Reports suggest that, as foreign diplomatic missions in Yemen decamp, some may have abandoned sensitive information, which lends additional interest to stories on "visual hacking" — that is, seeing stuff left lying around.
Cyber rioting appears in another corner of the former Soviet empire, this time in Azerbaijan, where allegations of Armenian hacktivism surface.
Lenovo attracts general odium for pre-installing Superfish adware in its machines, thereby allegedly exposing users to man-in-the-middle attacks and other threats. Lenovo says it thinks Superfish represents no real security issue, but out of sensitivity to its customers' legitimate security concerns, the company will at once stop shipping products with the feature installed. Several experts offer advice on how to detect and remove the adware.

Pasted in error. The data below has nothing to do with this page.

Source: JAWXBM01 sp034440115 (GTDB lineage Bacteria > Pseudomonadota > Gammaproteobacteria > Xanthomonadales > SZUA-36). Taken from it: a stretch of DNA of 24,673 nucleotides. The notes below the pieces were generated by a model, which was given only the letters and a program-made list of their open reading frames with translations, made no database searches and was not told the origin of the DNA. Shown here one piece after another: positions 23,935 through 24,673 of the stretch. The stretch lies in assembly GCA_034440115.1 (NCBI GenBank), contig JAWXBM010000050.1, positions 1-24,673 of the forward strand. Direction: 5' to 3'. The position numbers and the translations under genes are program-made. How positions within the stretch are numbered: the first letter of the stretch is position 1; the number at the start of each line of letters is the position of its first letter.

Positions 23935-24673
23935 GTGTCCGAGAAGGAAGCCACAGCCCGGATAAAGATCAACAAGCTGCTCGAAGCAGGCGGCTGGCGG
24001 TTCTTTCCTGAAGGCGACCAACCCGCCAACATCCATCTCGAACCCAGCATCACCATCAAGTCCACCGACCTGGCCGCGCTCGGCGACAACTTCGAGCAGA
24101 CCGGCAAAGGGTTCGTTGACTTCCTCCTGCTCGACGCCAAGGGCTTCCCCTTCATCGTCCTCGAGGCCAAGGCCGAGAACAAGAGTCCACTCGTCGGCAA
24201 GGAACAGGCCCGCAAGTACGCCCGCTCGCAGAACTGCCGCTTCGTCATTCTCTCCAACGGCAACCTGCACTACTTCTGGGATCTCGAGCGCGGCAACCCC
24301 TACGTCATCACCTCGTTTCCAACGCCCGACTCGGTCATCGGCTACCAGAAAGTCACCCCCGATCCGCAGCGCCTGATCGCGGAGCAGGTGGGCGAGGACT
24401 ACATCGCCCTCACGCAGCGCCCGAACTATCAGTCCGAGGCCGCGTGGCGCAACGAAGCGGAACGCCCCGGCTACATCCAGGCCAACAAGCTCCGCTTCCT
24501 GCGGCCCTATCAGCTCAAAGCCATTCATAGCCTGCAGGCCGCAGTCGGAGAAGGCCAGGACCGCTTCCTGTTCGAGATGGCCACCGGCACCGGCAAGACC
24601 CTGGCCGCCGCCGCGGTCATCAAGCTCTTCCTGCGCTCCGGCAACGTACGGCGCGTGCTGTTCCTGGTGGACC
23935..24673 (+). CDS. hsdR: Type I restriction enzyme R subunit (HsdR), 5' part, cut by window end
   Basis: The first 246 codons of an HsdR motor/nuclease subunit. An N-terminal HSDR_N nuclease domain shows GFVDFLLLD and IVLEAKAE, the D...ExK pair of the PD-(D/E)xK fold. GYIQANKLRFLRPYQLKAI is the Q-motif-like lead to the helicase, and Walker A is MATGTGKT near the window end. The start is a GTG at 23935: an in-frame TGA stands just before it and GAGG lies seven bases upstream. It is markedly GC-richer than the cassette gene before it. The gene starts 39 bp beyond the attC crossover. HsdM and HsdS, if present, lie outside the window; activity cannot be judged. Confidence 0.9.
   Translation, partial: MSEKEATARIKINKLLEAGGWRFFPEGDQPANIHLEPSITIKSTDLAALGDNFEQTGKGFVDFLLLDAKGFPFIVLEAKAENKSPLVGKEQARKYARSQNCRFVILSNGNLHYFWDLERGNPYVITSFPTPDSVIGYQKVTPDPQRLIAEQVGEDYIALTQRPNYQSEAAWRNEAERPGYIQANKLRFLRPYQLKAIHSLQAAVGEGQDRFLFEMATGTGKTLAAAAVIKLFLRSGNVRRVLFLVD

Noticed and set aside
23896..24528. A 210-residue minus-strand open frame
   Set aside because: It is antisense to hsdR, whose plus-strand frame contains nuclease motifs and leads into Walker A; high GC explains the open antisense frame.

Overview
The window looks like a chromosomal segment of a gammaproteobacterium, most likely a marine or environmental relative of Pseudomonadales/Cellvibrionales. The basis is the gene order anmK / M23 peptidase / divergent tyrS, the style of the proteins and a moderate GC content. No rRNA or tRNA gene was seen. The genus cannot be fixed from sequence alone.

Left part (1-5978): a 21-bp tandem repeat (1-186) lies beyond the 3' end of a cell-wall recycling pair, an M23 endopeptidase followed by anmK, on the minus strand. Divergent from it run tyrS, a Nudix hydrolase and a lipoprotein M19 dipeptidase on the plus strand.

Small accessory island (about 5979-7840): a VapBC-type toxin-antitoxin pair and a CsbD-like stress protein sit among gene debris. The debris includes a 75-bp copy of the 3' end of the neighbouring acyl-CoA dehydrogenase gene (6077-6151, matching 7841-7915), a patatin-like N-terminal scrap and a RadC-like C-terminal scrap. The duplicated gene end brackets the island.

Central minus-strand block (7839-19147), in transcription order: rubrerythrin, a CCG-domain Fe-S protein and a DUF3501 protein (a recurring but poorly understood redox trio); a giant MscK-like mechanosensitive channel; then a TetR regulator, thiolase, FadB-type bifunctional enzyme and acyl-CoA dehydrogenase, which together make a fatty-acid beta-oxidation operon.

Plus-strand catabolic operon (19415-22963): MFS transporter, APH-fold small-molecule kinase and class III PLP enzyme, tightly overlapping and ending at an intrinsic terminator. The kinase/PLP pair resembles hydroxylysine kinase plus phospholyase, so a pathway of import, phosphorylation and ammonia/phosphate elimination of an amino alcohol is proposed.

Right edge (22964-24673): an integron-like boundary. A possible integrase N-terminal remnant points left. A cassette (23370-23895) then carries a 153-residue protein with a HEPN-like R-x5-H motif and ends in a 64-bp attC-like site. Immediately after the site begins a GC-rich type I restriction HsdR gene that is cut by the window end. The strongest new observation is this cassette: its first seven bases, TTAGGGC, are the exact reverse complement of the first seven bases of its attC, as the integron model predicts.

Newly discovered Android malware is said to be able to spy on users even after their phones are (apparently but not really) shut down.
An Australian security researcher demonstrates a proof-of-concept Android credit-card-cloning app.
New Snowden documents appear to show a 2010 GCHQ/NSA operation that compromised SIM cards.
Canadian Bitcoin exchange Cavirtex is compromised by hackers and suspends operations.
A variety of Microsoft patch news is out, including an increase in Windows XP afterlife support costs.
Intel Security urges all not to declare digital bankruptcy — that is, to decide their personal data is valueless. (AT&T, for one, thinks its customers' personal data are worth $29 per month.)
JPMorgan beefs up its in-house cyber security team. Cyber security startups continue to surge, and the cyber labor shortage surges with them.